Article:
I’m often asked if my kids do yoga. My flexible daughter is a gymnastic enthusiast and the poses often overlap, although I wouldn’t say she does yoga. My kids do not think yoga is cool and as much as I try and explain the benefits of breath and meditation, I obviously I cannot force them.
A fellow yoga teacher, Regina Wiedlin, posted this beautiful message about her daughter and it gave me hope.
“When my daughter comes to my yoga class, as she does pretty regularly, it’s not unusual to have someone joke that maybe I make her come as some kind of punishment. Funny but no. My kids grew up in a house where yoga was a common practice and they were introduced when they were quite young, whether they wanted it or not. Usually, they didn’t really want it. But then they got older and things changed. My daughter Mahin makes a habit of coming to class with me as often as she can, she says when she misses class she feels the impact; less focused, more tense, less calm. When she comes to yoga she finds that she sleeps better at night, her mind quiets and clears. There are plenty of stresses and demands that all of us deal with and Mahin is no exception. A high school senior focused on keeping a solid GPA and making plans for her next move forward while working two jobs carries a heavy weight with expectations and the worry of disappointing added to that load. Mahin discovered in her ongoing yoga practice that taking time to step away from life’s daily grind makes for a world of change. Stepping on the mat both literally and figuratively creates a shift. A practice that includes simple but focused breath work, movement through asana, and quiet time for intention and meditation is powerful. I’m grateful to have Mahin in class when I’m teaching, I feel her presence and with that I am aware of her shift. There is no right age, no right body, no right type – the beauty of yoga is its simplicity and it’s availability to every single one of us…taking time to slow down and breathe is pretty basic, and moving mindfully is not just a catch phrase. Learning to listen. Learning to pay attention. This is yoga.“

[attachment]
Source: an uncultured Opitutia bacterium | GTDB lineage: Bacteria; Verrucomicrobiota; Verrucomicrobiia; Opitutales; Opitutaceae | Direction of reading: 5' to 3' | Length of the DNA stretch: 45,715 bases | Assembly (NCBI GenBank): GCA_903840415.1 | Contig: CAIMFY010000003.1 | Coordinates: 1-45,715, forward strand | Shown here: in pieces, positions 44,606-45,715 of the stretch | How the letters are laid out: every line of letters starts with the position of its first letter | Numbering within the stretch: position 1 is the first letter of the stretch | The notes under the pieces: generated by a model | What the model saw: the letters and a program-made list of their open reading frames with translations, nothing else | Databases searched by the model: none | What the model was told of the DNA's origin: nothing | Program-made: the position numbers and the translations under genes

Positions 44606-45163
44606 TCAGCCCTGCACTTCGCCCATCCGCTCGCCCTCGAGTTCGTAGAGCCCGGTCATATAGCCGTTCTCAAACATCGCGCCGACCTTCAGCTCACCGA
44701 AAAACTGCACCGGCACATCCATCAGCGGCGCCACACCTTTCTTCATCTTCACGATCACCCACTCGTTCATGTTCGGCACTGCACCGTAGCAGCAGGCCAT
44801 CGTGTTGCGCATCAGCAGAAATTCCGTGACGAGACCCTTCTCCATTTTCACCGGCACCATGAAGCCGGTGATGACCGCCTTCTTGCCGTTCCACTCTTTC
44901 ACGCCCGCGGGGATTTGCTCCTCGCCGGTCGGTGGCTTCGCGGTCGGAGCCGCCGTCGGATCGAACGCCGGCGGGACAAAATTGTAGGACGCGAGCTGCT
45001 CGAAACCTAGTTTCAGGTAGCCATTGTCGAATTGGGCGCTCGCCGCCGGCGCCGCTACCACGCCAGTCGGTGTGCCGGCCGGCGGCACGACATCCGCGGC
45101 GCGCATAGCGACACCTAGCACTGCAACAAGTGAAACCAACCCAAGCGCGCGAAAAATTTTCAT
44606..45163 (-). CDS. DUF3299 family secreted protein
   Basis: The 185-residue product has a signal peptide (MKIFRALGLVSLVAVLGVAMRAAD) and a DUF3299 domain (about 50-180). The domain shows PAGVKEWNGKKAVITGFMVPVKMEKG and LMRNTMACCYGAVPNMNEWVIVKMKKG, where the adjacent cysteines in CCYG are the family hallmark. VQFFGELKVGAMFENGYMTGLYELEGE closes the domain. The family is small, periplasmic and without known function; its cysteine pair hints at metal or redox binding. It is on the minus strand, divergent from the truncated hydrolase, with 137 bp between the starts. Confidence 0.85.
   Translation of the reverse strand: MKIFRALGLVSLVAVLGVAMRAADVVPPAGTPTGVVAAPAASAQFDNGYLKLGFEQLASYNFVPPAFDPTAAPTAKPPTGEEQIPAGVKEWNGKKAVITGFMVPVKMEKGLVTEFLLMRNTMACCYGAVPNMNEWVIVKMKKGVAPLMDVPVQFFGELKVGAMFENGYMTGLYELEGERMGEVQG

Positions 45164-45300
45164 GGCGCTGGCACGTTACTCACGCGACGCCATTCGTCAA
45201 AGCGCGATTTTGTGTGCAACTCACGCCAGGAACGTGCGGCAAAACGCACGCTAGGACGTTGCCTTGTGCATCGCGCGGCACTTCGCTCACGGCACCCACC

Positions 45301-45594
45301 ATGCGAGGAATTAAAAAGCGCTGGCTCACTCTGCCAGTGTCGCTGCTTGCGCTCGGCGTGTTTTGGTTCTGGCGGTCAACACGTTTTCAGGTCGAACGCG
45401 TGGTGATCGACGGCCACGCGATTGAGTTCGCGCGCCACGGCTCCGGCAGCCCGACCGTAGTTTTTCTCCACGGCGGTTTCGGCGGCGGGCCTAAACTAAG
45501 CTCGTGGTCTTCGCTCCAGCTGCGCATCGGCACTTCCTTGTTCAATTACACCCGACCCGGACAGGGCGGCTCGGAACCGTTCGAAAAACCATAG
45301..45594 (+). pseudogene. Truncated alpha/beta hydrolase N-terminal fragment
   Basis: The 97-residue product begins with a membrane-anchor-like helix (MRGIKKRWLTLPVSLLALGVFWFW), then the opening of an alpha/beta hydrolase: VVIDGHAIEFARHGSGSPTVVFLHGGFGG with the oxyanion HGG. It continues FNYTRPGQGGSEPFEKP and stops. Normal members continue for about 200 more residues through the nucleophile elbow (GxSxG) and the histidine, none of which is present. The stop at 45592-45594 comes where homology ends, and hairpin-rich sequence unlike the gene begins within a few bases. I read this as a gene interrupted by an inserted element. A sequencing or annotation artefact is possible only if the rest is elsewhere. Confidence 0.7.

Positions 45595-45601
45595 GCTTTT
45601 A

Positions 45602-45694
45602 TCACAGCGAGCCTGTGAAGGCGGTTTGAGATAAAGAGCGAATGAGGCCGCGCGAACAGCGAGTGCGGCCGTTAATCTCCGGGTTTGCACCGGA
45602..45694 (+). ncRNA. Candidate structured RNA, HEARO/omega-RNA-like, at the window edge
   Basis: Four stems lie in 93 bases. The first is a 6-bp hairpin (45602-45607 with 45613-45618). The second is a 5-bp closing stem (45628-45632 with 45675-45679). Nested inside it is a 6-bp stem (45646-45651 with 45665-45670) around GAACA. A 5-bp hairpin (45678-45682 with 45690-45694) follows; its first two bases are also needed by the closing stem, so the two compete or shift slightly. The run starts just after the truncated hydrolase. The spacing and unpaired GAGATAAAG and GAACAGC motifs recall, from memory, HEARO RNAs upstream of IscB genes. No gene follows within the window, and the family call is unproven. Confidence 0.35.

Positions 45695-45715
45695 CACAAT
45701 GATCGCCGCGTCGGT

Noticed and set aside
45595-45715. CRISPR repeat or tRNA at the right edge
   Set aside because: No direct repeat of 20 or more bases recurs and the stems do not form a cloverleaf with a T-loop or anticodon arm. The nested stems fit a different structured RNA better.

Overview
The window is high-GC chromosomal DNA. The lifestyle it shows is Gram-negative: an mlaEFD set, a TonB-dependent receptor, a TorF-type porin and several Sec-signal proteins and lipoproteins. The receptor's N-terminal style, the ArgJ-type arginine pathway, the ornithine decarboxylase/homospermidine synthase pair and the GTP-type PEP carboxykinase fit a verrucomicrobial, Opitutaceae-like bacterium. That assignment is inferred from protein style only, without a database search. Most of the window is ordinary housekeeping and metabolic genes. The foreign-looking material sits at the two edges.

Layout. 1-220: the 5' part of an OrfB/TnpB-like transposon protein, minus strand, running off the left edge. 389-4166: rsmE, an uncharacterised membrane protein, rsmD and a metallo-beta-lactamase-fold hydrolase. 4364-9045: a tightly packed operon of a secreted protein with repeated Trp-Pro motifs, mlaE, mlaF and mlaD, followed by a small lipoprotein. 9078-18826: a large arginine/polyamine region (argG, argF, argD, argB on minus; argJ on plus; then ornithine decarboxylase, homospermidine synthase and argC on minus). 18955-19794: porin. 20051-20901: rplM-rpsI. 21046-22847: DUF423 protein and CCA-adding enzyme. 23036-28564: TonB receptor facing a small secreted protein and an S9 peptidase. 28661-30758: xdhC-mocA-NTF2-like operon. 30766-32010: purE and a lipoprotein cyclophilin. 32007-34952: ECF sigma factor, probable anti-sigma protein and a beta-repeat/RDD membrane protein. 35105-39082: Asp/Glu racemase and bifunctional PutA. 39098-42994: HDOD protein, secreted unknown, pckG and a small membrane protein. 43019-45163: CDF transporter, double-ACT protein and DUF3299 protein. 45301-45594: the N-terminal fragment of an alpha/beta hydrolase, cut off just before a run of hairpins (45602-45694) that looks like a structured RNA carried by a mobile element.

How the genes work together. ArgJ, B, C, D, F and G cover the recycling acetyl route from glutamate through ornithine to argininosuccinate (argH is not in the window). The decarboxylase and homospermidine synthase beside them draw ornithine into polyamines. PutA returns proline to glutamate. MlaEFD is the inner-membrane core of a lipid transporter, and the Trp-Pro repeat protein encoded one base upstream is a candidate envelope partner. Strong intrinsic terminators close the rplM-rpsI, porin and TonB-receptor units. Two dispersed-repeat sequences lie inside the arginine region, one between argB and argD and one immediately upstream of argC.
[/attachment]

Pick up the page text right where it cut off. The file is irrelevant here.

I will continue to lead by example and wish one day my children will come to my classes or practice in their own space and experience the shift and beauty of yoga.
Do your kids do yoga with you?